The research methodology section of a research work helps to clarify how the researcher is going to solve the problem presented or prove the hypothesis that is put forth. Often times there are several hypotheses and the methodology will have to be a complex combination of approaches in order to collect the correct data. Keep in mind that the research methodology is the scientific portion of the study adopted. It is analytical in nature and usually based on a quantifiable and testable theory. It is systematic and exact; therefore it encompasses the specific methods that are universally accepted as appropriate ways to test that which has not yet been proven. The goal of any good research work, is to come across a theory or hypothesis that has not been tested as of yet.
Research methodology vs research methods
The research methodology is the philosophy or general principle you choose to guide your research. It is the overall approach to your topic of research. Even if the research method considered in two problems are the same, the methodology could be different. Research methodology is concerned with the explanation of the following:
- Why is a particular research study undertaken?
- How did one formulate a research problem?
- What types of data were collected?
- What particular methods has been used?
- Why was a particular technique of analysis of data used?
Research methods are the tools you use to collect your data. They include theoretical procedures, experimental studies, numerical schemes, statistical approaches, etc. They provide us to collect samples, data and find a solution to a problem. Scientific research methods regarded as explanations based on collected facts, measurements and observations and not on reasoning alone. The chosen research methodology helps to specify the most appropriate research tools. A research method only refers to the various tools or ways data can be collected and analyzed, e.g. questionnaires, interviews, data analysis software, etc.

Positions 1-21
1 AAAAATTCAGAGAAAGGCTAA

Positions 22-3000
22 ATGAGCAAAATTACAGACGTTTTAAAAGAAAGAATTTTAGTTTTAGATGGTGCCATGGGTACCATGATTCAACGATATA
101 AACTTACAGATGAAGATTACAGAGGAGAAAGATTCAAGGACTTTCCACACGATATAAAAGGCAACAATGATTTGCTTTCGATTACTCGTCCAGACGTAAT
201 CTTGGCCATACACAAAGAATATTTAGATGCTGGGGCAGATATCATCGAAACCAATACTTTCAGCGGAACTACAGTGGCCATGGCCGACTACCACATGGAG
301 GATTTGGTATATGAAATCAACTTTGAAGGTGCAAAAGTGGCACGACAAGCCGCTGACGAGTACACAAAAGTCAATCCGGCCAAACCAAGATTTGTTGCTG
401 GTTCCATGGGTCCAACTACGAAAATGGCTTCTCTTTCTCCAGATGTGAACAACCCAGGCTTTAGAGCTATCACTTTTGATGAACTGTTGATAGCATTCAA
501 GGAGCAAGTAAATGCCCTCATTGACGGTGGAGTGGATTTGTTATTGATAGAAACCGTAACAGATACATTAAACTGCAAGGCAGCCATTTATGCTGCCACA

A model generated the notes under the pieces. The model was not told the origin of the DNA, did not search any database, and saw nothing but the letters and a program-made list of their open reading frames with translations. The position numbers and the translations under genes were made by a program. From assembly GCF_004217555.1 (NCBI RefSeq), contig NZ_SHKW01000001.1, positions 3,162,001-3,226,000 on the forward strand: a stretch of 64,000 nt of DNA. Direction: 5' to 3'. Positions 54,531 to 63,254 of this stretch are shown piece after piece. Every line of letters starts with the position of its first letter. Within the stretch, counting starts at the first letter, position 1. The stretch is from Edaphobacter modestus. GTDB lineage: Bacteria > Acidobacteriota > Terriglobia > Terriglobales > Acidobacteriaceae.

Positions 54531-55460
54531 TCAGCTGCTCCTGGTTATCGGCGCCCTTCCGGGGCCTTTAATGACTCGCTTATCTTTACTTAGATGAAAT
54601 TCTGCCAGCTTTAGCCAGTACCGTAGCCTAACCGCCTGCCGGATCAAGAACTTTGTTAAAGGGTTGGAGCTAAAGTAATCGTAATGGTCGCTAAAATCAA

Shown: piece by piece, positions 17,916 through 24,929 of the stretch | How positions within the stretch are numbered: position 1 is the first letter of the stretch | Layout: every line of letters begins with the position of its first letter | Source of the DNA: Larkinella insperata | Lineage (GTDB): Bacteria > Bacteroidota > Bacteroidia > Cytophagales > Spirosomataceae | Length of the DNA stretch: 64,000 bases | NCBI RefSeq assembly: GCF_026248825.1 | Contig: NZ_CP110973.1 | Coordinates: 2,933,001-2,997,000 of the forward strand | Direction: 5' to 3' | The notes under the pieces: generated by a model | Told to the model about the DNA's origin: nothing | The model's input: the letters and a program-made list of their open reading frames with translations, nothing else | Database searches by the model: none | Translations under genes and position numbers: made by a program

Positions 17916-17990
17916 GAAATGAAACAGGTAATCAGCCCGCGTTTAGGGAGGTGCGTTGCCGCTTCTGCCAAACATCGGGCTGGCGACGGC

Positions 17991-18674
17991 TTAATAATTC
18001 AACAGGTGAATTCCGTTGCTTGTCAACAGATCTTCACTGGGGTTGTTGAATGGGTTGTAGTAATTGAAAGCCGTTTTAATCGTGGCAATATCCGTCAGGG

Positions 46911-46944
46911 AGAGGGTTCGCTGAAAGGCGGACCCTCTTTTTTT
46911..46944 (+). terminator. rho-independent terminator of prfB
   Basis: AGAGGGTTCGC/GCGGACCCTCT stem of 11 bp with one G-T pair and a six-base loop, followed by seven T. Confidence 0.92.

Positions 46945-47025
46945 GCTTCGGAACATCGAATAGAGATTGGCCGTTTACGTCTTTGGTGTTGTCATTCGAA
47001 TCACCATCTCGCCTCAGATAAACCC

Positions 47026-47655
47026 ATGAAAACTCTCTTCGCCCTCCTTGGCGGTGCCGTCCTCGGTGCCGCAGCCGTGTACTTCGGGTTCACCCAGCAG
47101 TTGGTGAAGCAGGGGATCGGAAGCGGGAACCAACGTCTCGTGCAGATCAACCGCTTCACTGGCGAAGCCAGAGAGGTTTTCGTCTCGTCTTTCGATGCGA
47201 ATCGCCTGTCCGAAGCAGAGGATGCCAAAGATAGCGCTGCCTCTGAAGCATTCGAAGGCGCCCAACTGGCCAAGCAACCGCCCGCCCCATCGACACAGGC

A good written methodology section should:
- Introduce the overall methodological approach for investigating your research problem.
- Indicate how the approach fits the overall research design.
- Describe the specific methods of data collection you are going to use.
- Explain how you intend to analyze your results.
- Provide background and a rationale for methodologies that are unfamiliar for your readers.
- Provide a justification for subject selection and sampling procedure.
- Describe potential limitations.
In case of Methodology, don’t do the following:
- You will encounter problems when collecting or generating your data-do not ignore these problems.
- The methodology section should cite any sources that informed your choice and application of a particular method.
- The methodology section of your paper should be thorough but to the point. Do not provide any background information that doesn’t directly help the reader to understand why a particular method was chosen, how the data was gathered or obtained, and how it was analyzed.
- You do not have to go into great detail about specific methodological procedures.